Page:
I picked up The Beatles: Yesterday & Today! by John Swenson shortly after the death of John Lennon. The reprint (purple cover) was from December 1980. I later found an original first printing from May 1977 (this edition is not uncommon) at a Beatles convention in the mid-eighties. It was a standard history of the Beatles with individual chapters about each solo member at the end of the book. I liked that it started with a chapter about Paul’s concert at Madison Square Garden during his Wings Over the World tour on May 24, 1976. Unfortunately the book descended into a mire of spelling errors and totally asynchronous photo placement. Why on Earth use a photo of Ringo dressed as the pope (from the 1975 film “Lisztomania”) during the chapter on the Beatles’ first visit to America? Is it because of a dubious Beatlemania/Lisztomania link? Seems a stretch. Other photo placement choices seemed laughable: flanking the first page on the chapter about Paul was a full-page shot of John and Yoko! Fortunately this was fixed in the 1980 reprint. While the facts were right and Swenson did use reputable sources (some of which I have read and reviewed) I found this unpaginated paperback to be an annoying slog through TypoLand.
I read the 1977 edition and each time I spotted a spelling error or sentence that made no sense I flipped to the 1980 reprint to compare. Neither edition had pagination so I followed along with a bookmark in the reprint. By the way, the reprint didn’t include an update or even a page to report on Lennon’s murder–not that it had to–as some of these later reprints often do. Sadly, the spelling errors that I would label “easy to miss” were not corrected. Most of these included the strange triplication of letters in words where a double would be correct. The other errors were just plain sloppy, such as misspelling the recently deceased Astrid Kirchherr’s surname as Kichenerts in the 1977 edition (the first time I had ever seen it misspelled that way) while leaving her surname out entirely in the 1980 printing. Kirchherr’s friend Klaus Voormann has his surname misspelled as Voorman every time. (I have come to accept that Voormann’s surname has likely been misspelled in the English press more often than spelled correctly.) Formatting gaffes repeated identical lines of text underneath one other. Errors like these were corrected in the later edition. I could understand how in the rush to capitalize on Lennon’s murder publishers would and did issue hastily-prepared Beatles books. These paperbacks were editing nightmares. Though inexcusable, it would be understandable if a December 1980 paperback came out looking so sloppy. But the mistakes I am talking about here were all from the 1977 edition. Often mistakes were corrected using a different font in the 1980 printing; thus it made it very easy to see that a correction was made before I could get to reading it. I could only roll my eyes when Swenson wrote about Paul’s lead vocal on “Twist and Shout” and “Do You Want to Know a Secret”; this was later corrected to John and George as lead vocalists respectively. I was impressed, and surprised to say the least, that Swenson spent so much ink on the Beatles’ rocker “I’m Down”, originally one of three Beatles songs found only as a B-side. Maybe he wanted to spotlight this song that he may have considered forgotten until it was rereleased on the compilation album Rock ‘N’ Roll Music.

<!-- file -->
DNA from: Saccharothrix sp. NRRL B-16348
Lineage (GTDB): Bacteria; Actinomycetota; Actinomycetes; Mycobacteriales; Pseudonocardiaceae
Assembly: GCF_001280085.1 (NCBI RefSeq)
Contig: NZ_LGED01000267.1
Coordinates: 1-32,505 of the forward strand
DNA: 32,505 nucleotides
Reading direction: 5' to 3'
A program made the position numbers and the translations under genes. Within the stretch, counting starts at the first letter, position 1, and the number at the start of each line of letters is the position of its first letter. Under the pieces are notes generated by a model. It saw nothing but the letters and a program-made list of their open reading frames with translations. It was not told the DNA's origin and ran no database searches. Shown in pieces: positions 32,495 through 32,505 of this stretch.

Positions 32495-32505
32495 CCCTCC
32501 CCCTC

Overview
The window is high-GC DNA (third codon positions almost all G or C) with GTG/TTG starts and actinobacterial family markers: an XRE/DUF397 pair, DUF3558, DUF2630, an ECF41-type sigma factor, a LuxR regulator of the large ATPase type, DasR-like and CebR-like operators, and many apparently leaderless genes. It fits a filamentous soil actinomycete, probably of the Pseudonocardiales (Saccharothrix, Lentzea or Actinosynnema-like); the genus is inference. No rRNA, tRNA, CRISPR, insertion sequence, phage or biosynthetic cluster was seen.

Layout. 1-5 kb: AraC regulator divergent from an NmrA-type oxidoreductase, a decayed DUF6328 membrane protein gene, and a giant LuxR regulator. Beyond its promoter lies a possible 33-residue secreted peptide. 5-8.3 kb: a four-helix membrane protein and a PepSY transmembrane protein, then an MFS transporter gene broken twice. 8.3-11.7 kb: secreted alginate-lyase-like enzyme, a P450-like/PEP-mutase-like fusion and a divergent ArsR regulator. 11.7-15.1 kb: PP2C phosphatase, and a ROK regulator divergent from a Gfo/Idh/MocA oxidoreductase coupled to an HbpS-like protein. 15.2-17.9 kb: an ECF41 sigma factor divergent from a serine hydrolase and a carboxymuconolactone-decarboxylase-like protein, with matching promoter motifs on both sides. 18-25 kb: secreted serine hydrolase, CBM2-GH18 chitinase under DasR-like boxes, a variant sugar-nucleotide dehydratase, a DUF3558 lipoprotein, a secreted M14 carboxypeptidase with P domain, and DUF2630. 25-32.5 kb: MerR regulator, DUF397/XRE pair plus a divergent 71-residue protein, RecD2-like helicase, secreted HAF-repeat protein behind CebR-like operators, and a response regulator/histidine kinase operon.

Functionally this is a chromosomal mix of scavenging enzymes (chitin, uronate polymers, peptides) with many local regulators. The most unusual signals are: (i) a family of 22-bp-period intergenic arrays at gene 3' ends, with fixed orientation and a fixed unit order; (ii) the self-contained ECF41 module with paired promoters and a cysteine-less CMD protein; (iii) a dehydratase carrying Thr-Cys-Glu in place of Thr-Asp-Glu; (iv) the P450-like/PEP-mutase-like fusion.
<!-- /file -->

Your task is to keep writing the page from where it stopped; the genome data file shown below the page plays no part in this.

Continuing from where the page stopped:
Slight Beatles biographies like this are, as I have stated before, not worth getting worked up about. This is just one more book from my Beatles bookshelf that I must read and review before I toss. Swenson ended the book with a hopeful wish for a Beatles reunion. Even at the time of publication, the members were contributing songs and playing on each other’s solo albums. It was natural for the press to wonder if a group-wide collaboration might come next. It was sad, though, to read this same hopeful ending in the December 1980 reprint.